The revenue growth comes amid increased demand for the company's molecular genetics products.
Interviews with leading UK scientists revealed apprehension about losing access to European funding, limitations on freedom of movement, and an exodus of biotechs to the EU.
The kit detects the three most common aneuploidies associated with bladder cancer, as well as deletions of the 9p21.3 locus.
Sengenics is rebranding the technology Immunome and expects it to expand the company's footprint in the proteomics space.
The genomic products and services firm said that no assets or personnel will be transferred, but it will license its analysis software to Source BioScience.
The company plans to launch a suite of small cancer panels initially for research, but it could eventually seek regulatory approval for them as diagnostics.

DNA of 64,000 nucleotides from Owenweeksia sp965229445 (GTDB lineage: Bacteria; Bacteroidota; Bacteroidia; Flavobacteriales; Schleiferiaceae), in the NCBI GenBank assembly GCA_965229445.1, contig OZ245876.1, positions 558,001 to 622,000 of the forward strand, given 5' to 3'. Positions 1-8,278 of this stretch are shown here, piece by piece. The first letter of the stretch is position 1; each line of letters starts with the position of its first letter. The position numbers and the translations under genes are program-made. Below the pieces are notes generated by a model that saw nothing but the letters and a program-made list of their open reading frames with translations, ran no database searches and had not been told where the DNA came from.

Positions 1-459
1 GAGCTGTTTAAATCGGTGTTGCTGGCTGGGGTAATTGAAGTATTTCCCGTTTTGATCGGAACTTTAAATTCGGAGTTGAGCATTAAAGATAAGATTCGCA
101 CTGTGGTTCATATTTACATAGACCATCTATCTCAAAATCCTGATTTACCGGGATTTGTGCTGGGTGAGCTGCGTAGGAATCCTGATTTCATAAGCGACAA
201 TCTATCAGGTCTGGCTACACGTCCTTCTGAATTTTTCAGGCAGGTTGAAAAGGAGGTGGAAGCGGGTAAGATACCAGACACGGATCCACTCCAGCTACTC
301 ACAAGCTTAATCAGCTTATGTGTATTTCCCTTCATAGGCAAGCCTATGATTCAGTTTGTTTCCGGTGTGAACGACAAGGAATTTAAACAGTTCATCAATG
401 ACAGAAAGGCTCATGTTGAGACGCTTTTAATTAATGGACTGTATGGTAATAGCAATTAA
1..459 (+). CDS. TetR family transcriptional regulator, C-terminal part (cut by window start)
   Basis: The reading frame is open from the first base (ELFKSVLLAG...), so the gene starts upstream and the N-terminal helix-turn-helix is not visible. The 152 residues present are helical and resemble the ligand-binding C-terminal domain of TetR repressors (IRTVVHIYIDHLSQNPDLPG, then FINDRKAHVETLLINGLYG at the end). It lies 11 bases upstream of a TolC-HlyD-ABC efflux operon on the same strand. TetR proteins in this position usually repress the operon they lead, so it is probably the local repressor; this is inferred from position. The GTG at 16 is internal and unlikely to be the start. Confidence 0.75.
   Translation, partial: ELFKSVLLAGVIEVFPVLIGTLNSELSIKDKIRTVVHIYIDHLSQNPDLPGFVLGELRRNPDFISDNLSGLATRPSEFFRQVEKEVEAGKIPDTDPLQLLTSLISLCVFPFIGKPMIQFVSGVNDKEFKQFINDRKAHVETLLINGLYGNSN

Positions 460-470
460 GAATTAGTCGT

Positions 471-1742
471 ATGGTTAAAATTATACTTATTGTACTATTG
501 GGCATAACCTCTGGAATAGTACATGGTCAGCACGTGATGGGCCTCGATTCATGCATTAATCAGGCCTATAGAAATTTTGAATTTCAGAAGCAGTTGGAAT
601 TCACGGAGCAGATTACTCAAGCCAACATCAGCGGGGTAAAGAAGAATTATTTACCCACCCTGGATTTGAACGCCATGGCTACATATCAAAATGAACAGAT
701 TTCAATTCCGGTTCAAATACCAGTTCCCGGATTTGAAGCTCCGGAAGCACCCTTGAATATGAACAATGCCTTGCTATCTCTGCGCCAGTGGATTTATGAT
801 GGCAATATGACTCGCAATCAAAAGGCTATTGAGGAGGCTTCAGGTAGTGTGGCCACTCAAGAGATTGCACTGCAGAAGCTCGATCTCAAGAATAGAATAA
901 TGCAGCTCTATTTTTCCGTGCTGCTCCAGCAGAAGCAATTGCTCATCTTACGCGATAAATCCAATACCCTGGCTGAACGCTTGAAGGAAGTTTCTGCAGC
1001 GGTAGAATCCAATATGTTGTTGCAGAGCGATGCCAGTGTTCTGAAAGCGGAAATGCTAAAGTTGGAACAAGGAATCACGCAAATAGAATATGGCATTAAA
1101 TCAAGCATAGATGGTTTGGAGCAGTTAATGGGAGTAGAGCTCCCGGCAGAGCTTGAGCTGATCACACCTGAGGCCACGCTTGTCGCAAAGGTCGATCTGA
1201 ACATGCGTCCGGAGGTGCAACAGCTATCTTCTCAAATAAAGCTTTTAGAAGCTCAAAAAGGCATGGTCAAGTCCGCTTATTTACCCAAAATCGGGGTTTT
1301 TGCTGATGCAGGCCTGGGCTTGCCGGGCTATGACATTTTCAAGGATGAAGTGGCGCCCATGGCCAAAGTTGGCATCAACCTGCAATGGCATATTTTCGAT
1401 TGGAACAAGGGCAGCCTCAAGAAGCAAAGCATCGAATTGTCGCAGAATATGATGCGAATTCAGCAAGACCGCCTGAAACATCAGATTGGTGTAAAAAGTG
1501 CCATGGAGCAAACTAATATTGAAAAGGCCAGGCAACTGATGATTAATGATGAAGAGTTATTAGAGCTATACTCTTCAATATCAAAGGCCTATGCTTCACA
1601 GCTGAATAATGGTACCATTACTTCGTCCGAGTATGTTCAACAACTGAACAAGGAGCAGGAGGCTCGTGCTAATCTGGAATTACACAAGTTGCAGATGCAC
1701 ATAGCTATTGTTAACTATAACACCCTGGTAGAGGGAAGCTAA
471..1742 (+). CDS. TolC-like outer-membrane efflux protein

The arrays feature the addition of newly identified genomic regions, as well as the removal of ones found to have no pathogenic significance.
While there are already many companies in the space, Agilent believes its relatively quick protocol and higher-throughput capacity will set it apart from competitors' products.
RHS recently acquired an Arrayjet Marathon instrument to produce EmbryoCellect, which competes with PGS kits sold by Illumina, Agilent Technologies, OGT, and others.
For the first time ever, the privately held, Oxford, UK-based company reported its total and commercial revenues.
An opinion piece in the New York Times urges lawmakers to keep genetic protections in place.
Research funding in Canada is to remain mostly the same, ScienceInsider reports.
In Science this week: random DNA replication errors play role in cancer, and more.
The Bill and Melinda Gates Foundation embarks on an open-access publishing path.